A Spectroscopic Study of the Reaction Mechanisms of the Oxidation of Metal-Doped exo-Tetrahydrodicyclopentadiene (JP-10) in Levitated Droplets
The primary objective of this project is to unravel the fundamental reaction mechanisms and kinetics involved in the oxidation of JP-10 (exo-tetrahydrodicyclopentadiene) jet fuel, doped with prototype classes of metal-based additives [pre-stressed aluminum (Al), α-aluminum hydride (AlH3), and reactive metal nanopowders (RMNP; Ti-Al, Ti-B, Ti-Al-B)], in the presence of molecular oxygen (O2). These findings will be exploited to develop high-energy-density fuel materials for air breathing ramjet/scramjet applications and as a component in liquid/gel bipropellant rockets. By combining these results with electronic structure calculations, the proposed investigations i) untangle the initial bond breaking and formation processes involving the oxidizer, hydrocarbon, and metal, ii) identify the nature of the primary reaction intermediates, iii) explore the successive isomerization processes of these intermediates, iv) advance the fundamental understanding of the oxidation processes on the most fundamental, microscopic level, v) transform the knowledge of the unimolecular decomposition of chemically activated reaction intermediates and evaluate the processes which control them (energy transfer), vi) establish predictive concepts of (non-adiabatic) reaction mechanisms in metal-doped jet fuel triggered thermally (infrared photons), and vii) illuminate the temperature-and pressure dependent chemical kinetics of the oxidation processes and reveal how metal additives influence and possibly catalyze the underlying reaction mechanism (transition states, overall activation energy). These findings push the boundaries of traditional theory and experimentation revealing energy concepts that are beyond conventional chemistry hence overcoming previous limitations of metal-mediated combustion processes such as the formation of oxide layers.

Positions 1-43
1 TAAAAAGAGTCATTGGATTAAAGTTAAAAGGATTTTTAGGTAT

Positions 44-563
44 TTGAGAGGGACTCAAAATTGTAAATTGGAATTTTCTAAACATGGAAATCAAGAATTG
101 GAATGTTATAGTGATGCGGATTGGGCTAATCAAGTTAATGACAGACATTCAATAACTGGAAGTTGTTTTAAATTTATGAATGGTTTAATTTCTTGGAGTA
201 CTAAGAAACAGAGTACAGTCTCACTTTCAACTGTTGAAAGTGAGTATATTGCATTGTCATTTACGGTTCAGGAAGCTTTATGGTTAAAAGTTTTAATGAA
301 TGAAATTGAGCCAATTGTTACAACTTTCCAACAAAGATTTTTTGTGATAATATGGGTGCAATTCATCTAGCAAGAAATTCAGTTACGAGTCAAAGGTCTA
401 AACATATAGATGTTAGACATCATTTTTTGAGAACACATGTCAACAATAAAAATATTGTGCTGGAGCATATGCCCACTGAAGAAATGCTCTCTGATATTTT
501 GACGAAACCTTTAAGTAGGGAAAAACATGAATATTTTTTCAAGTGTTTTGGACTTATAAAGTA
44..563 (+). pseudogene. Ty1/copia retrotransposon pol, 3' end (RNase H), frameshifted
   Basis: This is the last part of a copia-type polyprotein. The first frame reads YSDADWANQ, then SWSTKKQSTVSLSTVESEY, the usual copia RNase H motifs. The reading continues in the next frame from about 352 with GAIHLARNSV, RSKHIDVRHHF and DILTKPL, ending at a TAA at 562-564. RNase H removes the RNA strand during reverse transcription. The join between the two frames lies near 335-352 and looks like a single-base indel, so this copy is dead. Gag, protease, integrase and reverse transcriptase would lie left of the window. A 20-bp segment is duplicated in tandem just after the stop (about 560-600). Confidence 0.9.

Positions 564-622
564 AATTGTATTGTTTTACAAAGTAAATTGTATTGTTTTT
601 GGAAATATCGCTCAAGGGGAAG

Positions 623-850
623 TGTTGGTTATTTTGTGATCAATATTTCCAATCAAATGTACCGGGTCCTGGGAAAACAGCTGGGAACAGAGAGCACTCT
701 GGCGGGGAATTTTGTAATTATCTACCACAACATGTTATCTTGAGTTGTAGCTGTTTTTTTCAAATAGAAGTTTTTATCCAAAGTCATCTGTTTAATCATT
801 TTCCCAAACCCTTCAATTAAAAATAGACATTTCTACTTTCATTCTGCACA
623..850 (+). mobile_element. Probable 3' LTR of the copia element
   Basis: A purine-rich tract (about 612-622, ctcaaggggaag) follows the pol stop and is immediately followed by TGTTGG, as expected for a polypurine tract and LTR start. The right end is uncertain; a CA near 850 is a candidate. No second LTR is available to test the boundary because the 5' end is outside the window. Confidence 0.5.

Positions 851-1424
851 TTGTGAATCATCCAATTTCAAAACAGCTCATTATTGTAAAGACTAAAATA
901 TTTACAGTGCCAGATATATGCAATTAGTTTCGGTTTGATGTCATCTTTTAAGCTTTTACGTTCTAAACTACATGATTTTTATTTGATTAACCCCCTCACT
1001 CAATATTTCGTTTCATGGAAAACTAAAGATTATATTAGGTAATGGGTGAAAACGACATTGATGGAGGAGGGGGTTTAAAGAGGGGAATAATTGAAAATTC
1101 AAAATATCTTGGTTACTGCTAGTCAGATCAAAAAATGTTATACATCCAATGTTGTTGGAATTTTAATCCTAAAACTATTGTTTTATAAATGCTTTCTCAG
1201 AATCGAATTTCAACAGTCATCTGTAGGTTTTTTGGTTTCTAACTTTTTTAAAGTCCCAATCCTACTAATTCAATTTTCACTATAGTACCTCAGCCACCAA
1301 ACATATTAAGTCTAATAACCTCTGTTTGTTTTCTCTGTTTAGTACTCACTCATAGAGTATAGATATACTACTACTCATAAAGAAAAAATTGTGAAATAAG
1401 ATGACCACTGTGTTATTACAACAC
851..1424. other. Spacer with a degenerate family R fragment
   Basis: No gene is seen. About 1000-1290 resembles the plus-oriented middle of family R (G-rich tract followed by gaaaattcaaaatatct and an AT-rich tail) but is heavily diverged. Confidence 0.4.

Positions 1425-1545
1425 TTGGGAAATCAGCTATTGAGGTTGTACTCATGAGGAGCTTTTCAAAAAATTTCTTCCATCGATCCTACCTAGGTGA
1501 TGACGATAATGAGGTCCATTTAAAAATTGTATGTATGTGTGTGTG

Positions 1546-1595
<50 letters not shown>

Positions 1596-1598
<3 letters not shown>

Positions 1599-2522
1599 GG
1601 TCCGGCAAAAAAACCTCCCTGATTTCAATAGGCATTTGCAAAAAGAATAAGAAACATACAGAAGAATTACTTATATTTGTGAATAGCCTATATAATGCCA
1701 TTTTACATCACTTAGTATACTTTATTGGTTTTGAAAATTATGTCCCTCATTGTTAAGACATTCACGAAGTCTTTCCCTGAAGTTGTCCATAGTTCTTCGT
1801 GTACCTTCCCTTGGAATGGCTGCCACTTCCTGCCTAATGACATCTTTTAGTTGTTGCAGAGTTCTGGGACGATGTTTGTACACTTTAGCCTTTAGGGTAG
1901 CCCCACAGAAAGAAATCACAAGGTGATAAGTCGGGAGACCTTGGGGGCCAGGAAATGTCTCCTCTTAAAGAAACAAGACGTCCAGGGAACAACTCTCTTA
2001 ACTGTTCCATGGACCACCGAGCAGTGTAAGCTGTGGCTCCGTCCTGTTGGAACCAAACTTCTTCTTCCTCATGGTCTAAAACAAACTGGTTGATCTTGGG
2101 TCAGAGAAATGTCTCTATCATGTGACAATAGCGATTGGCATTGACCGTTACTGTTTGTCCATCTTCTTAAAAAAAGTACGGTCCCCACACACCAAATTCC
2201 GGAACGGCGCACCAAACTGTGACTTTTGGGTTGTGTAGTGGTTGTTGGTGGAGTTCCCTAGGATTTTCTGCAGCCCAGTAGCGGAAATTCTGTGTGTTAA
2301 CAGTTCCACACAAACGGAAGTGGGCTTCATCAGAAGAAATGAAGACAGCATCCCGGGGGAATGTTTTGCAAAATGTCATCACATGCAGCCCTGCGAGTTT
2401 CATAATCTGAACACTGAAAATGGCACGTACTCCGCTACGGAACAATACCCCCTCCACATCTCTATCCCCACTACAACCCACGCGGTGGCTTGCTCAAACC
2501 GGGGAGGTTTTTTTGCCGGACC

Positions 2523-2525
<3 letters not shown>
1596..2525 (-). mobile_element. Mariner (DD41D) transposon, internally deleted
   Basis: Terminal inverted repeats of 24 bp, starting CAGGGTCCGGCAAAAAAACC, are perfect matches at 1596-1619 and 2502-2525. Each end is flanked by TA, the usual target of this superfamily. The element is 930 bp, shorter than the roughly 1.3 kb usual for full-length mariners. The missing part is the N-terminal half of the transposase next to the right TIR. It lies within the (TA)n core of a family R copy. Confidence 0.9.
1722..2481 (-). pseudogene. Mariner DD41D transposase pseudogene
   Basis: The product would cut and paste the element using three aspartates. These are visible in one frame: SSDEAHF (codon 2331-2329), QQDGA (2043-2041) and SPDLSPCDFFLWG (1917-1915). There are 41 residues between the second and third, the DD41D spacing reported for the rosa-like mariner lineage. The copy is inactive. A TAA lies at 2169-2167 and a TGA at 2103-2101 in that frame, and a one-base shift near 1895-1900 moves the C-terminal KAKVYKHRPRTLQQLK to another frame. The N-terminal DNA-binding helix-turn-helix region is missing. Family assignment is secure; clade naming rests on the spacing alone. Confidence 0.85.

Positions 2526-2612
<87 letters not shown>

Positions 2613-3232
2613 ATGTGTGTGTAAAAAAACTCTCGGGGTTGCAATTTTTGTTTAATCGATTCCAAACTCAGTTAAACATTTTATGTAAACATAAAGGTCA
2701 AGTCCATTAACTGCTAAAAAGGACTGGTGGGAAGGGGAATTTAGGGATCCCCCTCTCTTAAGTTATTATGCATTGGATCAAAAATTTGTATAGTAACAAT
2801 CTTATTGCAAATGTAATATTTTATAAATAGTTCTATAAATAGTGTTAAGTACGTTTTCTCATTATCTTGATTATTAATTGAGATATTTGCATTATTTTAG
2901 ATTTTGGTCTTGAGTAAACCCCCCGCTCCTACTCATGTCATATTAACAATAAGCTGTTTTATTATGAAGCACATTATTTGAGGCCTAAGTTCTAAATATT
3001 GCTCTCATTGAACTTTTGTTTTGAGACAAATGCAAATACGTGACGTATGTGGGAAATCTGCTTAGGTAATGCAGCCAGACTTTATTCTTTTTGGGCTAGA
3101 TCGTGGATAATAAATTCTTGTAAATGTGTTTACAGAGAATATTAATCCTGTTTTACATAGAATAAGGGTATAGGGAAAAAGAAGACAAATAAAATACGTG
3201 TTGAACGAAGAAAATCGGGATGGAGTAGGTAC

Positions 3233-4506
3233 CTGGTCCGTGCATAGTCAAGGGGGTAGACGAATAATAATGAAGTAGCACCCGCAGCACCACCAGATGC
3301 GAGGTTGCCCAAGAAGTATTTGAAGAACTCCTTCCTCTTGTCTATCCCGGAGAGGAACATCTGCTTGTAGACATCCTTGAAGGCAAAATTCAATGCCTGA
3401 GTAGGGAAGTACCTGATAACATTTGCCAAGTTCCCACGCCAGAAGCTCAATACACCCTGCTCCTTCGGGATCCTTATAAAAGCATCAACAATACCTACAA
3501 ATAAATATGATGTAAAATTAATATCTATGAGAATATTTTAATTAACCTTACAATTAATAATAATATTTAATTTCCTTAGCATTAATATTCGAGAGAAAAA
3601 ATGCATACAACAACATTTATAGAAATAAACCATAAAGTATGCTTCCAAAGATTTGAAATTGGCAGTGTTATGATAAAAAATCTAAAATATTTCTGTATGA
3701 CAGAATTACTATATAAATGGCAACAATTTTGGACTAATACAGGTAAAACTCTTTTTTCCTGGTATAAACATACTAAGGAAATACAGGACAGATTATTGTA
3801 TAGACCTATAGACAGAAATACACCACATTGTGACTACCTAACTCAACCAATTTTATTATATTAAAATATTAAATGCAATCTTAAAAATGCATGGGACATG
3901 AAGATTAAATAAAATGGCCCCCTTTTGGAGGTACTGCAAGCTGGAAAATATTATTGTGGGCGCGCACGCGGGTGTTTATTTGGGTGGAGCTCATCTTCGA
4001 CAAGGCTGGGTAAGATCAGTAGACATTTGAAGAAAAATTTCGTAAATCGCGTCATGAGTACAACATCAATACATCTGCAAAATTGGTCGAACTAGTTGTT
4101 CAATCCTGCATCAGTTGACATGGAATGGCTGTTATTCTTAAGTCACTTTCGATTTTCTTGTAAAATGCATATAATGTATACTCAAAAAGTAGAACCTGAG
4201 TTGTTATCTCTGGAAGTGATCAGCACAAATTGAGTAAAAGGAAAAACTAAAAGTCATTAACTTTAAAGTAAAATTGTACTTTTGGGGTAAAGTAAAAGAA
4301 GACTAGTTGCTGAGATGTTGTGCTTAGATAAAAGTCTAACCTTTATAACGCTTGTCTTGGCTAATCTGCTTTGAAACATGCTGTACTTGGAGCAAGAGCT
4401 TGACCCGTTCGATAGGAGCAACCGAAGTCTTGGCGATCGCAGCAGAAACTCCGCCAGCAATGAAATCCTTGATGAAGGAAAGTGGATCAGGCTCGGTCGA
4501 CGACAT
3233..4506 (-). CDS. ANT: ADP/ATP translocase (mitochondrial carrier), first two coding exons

These objectives are achieved by systematically initiating the reaction and ignition of metal-doped JP-10 in levitated droplets under container-less conditions employing a novel ultrasonic levitation device at combustion-relevant temperatures and pressures. The levitation device represents an emerging laboratory technique, which has not been accessible in previous studies probing the oxidation of JP-10 in the presence of metal additives. To identify the products formed in these processes online and in situ, the levitator incorporates three highly complementary detection schemes eventually revealing the complex reactions and ignition processes of metal-doped JP-10 liquids comprehensively: infrared (IR), Raman (Ra), and ultraviolet – visible (UV-VIS) spectroscopy. By conducting these experiments with levitated droplets of metal- bearing JP-10 and tracing the temporal evolution of the reactants and products on line and in situ spectroscopically, we extract versatile concepts on the decomposition and reaction mechanisms along with the kinetics and products formed in these processes. These data are of crucial significance to understand metal-enhanced combustion processes, the efficiency, and ultimately energy releases of JP-10.